Is it pride or fear that is preventing President Obama from changing course in the face of a strong headwind from the American electorate?
The president is calling his fellow Democrats to the battlements in the name of global warming fees, a big expansion of the public education system, and the classification of terrorists as criminal defendants, not enemy combatants.
But he is also willing to delay implementation on all of those initiatives in the face of public and legislative opposition.
This is not a combative Winston Churchill telling Britons that he would be judged not by "the criticisms of our opponents, but the consequences of our acts."
Churchill, proving he didn't care a fig if his views were popular, staked everything on his belief that "a Hun alive is a war in prospect." Obama, by contrast, is playing for time until the electorate comes around to his way of thinking.
Churchill was impatient with Britain's refusal to see the Nazi menace. Obama is patiently waiting for his pupils to stop clinging to the American ethos and accept a new, statist model for the nation.
Consider health care.
The president is not commanding his allies in the House to pass the shoddy Senate health bill. He instead wants congressional Democrats to produce yet another reiteration of his plan and then have a national dialogue on the subject for "several weeks."
Obama acknowledges that the insecurities of the American people are even greater than he expected. He also admits to underestimating the villainy of Republicans in spreading "misinformation" about his plan.
He has proposed having public forums in which he defends the bill from Republican attacks, with "independent" experts on hand to score the debate.
It sounds something like the Dr. Phil show, where dupes and scoundrels come on television to be scolded with professional certitude.
But what the president is really talking about is the kind of dialogue favored by professors who teach courses to clueless freshmen.
My favorite history professor began one introductory-level class by saying, "You've been told all your lives that there are no stupid questions. Not true. You have many stupid questions because you don't know anything yet."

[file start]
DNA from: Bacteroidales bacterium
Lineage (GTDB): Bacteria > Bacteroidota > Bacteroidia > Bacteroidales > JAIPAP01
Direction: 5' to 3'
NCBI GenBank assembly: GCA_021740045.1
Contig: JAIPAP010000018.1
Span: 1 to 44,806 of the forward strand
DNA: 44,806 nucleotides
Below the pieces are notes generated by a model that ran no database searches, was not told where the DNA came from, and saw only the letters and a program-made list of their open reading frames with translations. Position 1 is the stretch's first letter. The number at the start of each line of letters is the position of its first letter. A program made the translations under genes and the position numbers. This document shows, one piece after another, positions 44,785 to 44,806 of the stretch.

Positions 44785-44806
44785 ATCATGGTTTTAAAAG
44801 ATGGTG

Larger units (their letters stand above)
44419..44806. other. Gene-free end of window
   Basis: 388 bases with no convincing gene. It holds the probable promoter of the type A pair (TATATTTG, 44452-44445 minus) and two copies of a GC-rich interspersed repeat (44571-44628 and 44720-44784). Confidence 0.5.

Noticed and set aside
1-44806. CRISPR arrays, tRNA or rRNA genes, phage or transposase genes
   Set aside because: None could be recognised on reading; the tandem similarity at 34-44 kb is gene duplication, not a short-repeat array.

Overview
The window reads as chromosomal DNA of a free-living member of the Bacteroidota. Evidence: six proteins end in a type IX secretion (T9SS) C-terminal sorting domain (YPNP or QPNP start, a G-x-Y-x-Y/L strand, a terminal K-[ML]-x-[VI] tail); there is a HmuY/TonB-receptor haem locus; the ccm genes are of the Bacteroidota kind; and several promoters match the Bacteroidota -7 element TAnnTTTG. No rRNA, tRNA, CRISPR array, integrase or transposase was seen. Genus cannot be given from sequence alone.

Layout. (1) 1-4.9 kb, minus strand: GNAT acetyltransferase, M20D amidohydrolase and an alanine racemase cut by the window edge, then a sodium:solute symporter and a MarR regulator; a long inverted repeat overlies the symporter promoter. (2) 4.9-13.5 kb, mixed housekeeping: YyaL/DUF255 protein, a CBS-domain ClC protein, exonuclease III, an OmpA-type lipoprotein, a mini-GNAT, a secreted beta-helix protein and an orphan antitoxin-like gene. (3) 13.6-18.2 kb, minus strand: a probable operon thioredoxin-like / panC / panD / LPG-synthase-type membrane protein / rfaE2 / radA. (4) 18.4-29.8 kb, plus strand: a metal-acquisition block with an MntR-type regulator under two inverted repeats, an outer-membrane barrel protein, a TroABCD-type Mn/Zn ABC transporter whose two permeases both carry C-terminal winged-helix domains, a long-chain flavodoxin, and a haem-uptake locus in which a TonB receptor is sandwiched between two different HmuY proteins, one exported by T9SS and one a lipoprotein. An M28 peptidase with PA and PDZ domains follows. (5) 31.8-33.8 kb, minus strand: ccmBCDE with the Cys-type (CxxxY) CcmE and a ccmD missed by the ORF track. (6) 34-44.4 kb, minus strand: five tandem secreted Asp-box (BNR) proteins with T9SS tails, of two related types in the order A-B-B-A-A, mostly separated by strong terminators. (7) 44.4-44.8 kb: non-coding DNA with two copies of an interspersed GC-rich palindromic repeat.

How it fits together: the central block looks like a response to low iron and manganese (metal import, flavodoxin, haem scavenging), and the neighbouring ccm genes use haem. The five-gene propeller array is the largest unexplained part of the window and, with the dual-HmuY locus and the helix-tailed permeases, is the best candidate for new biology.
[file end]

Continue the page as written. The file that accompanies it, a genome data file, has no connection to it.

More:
Having failed to eliminate stupid questions from the American people in his year-long introductory course on health care, Professor Obama now proposes an intensive remedial course to get everyone up to speed, assuming that opposition can stem only from ignorance.
"Sometimes we may be moving forward against the prevailing winds. Sometimes it may be against a blizzard." Obama told boisterous Democrats snowed in at their party's annual national meeting in Washington. "But we're going to live up to our responsibility to lead."
Public support for the president's health policies is the same now as it was when he first began his series of lectures, 29 of them in all.
In April of 2009, the NBC News/Wall Street Journal poll found 33 percent of voters approved of the president's nascent plan. The final survey, taken after Scott Brown backed his truck over Harry Reid's supermajority, showed 31 percent support.
In the same period, 20 percent of the electorate switched from indecision to opposition, now a solid 46 percent.
Is it possible that people are so frightened and Republicans so diabolical that not a single percent of the electorate heeded Obama's repeated calls to submit to a better way of life?
If the president's view of the American polity is correct, how did a 46-year-old freshman senator with lots of baggage and a wafer-thin resume become president over the strenuous efforts of the GOP?
Obama's answer is that he is a transcendent figure.
This is the man who in a speech last week told the tale of a volunteer who died of cancer while pushing for his health plan, and spoke of her wish to be buried in an Obama t-shirt. I know of no other big-time politician who would talk openly of such a macabre tribute from a supporter - either from humility or respect for the dignity of another.
Obama does not acknowledge the collective wisdom of the American electorate. Nor does he hold open the possibility that having taken a risk in 2008 on a relative unknown when the Republican offering seemed a bad bet, voters now believe Obama to be aloof from their concerns and implacably committed to a too-radical agenda.
Lecturing Americans for additional weeks on their erroneous opinions of his health plan will only ingrain that view.
Chris Stirewalt is the political editor of The Washington Examiner. He can be reached at email@example.com